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human resource mng 3

vocab for the final, covers ch 10,11,13,16 straight from book

QuestionAnswer
Performance management Series of activities designed to ensure that the organization gets the performance it needs from its employees.
Performance appraisal Process of determining how well employees do their jobs relative to a standard and communicating that information to them.
Job duties Important elements in a given job.
Performance standards Define the expected levels of employee performance.
Graphic rating scale Scale that allows the rater to mark an employee’s performance on a continuum.
Ranking Performance appraisal method in which all employees are listed from highest to lowest in performance.
Forced distribution Performance appraisal method in which ratings of employees’ performance levels are distributed along a bell-shaped curve.
Management by objectives (MBO) Performance appraisal method that specifies the performance goals that an individual and manager identify together.
Recency effect Occurs when a rater gives greater weight to recent events when appraising an individual’s performance.
Primacy effect Occurs when a rater gives greater weight to information received first when appraising an individual’s performance.
Central tendency error Occurs when a rater gives all employees a score within a narrow range in the middle of the scale.
Leniency error Occurs when ratings of all employees fall at the high end of the scale.
Strictness error Occurs when ratings of all employees fall at the low end of the scale.
Rater bias Occurs when a rater’s values or prejudices distort the rating.
Halo effect Occurs when a rater scores an employee high on all job criteria because of performance in one area.
Contrast error Tendency to rate people relative to others rather than against performance standards.
Total rewards Monetary and nonmonetary rewards provided by companies to attract, motivate, and retain employees.
Base pay Basic compensation that an employee receives, usually as a wage or salary.
Wages Payments calculated directly from the amount of time worked by employees.
Salaries Consistent payments made each period regardless of the number of hours worked.
Variable pay Compensation linked directly to individual, team, or organizational performance.
Benefit Indirect reward given to an employee or group of employees as part of membership in the organization.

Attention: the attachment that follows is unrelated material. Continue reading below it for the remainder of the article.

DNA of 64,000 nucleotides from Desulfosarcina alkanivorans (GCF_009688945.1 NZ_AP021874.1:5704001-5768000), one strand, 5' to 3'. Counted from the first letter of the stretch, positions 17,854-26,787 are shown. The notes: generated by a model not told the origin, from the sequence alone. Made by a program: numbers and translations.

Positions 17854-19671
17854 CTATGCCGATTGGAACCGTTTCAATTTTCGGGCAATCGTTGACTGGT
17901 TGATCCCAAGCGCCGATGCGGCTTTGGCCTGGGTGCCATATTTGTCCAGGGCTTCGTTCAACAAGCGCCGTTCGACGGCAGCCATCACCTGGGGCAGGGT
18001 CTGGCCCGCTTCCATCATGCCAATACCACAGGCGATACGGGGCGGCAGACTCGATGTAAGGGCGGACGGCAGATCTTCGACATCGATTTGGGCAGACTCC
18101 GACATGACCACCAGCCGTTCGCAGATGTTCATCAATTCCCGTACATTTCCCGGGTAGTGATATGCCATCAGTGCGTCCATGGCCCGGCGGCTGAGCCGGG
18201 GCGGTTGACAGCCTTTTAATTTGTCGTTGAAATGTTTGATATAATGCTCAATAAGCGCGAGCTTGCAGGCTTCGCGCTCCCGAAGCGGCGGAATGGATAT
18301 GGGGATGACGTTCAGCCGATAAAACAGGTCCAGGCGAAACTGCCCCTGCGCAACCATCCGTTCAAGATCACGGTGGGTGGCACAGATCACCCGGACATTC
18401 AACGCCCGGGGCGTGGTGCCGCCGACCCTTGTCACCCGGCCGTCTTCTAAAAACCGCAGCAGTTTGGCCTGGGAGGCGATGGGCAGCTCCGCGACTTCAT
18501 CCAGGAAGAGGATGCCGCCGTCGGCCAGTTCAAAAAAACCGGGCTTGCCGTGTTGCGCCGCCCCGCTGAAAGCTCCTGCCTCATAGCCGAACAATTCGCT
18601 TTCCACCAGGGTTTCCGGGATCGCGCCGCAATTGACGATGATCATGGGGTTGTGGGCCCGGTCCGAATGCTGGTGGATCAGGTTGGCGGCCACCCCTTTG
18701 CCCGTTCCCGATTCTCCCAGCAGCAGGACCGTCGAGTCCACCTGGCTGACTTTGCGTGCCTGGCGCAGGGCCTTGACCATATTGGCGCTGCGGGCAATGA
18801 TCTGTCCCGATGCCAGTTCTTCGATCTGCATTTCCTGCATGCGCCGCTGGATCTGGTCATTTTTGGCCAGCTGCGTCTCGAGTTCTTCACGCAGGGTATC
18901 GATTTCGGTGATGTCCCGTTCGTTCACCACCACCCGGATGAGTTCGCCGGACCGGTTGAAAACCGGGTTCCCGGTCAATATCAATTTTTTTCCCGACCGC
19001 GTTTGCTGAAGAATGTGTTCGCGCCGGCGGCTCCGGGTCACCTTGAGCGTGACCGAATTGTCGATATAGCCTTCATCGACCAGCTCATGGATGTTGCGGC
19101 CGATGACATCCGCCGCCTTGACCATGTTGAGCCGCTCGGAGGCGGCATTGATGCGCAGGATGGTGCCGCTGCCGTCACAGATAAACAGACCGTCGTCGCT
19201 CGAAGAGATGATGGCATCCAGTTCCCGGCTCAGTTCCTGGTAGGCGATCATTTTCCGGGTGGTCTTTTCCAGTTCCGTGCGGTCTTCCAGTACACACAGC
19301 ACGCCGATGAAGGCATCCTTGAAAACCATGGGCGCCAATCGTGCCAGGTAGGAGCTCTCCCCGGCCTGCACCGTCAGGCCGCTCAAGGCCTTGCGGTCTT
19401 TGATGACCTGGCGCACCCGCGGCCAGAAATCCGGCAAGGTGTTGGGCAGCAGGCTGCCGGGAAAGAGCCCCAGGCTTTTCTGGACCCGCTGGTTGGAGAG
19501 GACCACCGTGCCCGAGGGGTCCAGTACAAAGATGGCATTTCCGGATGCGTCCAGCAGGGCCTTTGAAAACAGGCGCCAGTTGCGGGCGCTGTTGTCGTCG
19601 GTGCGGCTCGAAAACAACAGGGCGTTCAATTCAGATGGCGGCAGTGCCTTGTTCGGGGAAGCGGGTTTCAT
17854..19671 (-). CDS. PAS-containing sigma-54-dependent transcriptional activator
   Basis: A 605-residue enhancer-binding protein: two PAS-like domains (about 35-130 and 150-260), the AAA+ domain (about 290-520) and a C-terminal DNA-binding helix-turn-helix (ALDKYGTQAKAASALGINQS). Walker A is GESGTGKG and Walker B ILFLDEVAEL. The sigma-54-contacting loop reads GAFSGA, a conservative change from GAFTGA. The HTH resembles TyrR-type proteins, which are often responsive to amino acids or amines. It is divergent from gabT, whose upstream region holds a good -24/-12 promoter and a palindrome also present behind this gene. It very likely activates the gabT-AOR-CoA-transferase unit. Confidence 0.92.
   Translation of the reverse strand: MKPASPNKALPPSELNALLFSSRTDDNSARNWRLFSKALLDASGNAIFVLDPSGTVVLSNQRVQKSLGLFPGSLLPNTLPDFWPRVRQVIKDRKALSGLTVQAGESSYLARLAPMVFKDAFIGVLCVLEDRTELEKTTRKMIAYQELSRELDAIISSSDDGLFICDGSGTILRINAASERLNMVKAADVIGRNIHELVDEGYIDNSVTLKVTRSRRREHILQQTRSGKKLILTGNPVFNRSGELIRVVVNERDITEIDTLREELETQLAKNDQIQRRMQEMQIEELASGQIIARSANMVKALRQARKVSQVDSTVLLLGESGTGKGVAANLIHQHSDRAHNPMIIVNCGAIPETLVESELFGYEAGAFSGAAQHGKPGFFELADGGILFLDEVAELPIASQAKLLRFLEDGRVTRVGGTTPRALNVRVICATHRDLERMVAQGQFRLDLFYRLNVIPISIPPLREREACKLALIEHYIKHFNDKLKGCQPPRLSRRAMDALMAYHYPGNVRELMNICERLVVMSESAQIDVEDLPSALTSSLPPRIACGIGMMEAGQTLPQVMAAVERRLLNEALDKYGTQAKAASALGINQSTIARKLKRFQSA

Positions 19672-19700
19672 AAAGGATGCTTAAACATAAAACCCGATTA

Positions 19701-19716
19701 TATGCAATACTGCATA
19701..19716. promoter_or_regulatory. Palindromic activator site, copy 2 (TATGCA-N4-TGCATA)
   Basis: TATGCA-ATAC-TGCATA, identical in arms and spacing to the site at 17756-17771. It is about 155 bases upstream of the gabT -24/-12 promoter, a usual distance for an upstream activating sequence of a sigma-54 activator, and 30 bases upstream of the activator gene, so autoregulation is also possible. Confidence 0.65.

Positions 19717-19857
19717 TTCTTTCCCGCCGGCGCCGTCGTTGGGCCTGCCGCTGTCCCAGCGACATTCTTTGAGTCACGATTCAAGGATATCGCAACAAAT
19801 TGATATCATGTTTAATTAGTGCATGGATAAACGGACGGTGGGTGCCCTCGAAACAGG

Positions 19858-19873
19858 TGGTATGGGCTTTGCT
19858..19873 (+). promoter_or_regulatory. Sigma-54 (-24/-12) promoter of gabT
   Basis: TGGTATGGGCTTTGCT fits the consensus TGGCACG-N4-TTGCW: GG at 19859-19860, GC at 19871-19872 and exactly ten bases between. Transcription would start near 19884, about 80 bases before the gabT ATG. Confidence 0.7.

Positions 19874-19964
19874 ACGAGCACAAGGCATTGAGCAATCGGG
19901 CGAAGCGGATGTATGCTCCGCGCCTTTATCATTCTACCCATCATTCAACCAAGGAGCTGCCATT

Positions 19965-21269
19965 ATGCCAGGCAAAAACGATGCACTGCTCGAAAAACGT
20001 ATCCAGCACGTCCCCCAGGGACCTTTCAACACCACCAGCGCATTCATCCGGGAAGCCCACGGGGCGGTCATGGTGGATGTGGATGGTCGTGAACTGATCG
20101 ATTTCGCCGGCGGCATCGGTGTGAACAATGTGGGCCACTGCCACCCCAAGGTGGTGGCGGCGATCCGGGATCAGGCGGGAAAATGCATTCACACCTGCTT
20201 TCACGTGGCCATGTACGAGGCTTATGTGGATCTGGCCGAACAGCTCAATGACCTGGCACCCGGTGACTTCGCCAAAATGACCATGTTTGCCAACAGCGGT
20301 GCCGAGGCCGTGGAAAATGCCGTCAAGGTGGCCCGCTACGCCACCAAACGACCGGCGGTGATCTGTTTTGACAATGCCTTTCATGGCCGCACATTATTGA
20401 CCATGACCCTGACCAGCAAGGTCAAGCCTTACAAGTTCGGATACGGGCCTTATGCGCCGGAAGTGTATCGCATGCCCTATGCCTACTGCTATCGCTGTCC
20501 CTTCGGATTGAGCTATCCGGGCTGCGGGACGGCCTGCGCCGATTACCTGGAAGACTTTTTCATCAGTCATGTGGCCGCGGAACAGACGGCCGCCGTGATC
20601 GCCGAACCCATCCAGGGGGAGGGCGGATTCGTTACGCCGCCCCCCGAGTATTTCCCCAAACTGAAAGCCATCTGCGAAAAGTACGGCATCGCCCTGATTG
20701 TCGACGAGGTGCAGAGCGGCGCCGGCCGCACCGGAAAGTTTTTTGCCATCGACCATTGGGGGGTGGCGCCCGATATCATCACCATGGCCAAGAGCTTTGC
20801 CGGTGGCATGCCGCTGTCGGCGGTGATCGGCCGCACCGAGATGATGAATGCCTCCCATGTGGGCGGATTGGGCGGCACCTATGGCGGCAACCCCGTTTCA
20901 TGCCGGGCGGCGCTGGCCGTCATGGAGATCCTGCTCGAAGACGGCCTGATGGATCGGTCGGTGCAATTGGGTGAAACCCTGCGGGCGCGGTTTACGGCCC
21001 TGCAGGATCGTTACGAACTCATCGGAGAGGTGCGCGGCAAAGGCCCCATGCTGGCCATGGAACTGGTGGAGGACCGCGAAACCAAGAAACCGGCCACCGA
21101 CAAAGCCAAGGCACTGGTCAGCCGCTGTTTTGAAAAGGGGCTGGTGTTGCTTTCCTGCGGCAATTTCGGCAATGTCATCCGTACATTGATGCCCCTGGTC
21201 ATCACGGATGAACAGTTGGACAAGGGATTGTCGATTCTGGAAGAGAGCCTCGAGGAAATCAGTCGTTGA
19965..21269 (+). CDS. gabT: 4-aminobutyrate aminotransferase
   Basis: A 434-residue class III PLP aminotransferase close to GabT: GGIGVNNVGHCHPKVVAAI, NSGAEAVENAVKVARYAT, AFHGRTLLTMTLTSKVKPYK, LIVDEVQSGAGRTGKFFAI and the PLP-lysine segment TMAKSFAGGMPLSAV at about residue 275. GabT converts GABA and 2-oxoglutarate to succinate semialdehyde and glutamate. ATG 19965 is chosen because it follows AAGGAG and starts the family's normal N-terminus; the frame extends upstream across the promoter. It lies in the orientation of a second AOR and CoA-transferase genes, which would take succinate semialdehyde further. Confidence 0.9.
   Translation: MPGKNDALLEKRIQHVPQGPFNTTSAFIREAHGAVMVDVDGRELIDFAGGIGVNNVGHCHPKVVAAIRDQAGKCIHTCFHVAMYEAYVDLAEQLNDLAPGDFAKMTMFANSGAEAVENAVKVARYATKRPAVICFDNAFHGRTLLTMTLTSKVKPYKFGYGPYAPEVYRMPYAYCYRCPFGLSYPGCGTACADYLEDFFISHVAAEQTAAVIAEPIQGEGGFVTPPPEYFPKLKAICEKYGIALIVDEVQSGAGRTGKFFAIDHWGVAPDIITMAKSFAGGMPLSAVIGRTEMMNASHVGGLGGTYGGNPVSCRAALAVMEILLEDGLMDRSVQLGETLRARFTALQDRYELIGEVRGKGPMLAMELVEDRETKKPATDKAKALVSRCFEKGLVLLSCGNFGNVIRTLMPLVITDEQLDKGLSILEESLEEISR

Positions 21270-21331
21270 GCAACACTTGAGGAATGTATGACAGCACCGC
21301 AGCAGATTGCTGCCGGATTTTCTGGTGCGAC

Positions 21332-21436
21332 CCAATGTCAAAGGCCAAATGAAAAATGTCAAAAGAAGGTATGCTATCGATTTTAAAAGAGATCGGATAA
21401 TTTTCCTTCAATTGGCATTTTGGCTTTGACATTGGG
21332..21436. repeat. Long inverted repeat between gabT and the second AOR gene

Entitlement philosophy Assumes that individuals who have worked another year are entitled to pay increases, with little regard for performance differences.
Pay-for-performance philosophy Requires that compensation changes reflect performance differences.
Equity Perceived fairness between what a person does and what the person receives.
Procedural justice Perceived fairness of the process and procedures used to make decisions about employees.
Distributive justice Perceived fairness in the distribution of outcomes.
Competency-based pay Rewards individuals for the capabilities they demonstrate and acquire.
Balance-sheet approach Compensation plan that equalizes cost differences between the international assignment and the same assignment in the home country.
Global market approach Compensation plan that attempts to be more comprehensive in providing base pay, incentives, benefits, and relocation expenses regardless of the country to which the employee is assigned.
Tax equalization plan Compensation plan used to protect expatriates from negative tax consequences.
Living wage Earnings that are supposed to meet the basic needs of an individual working for an organization.
Exempt employees Employees who are not paid overtime.
Nonexempt employees Employees who must be paid overtime.
Pay equity The concept that the pay for all jobs requiring comparable knowledge, skills, and abilities should be the same even if actual job duties and market rates differ significantly.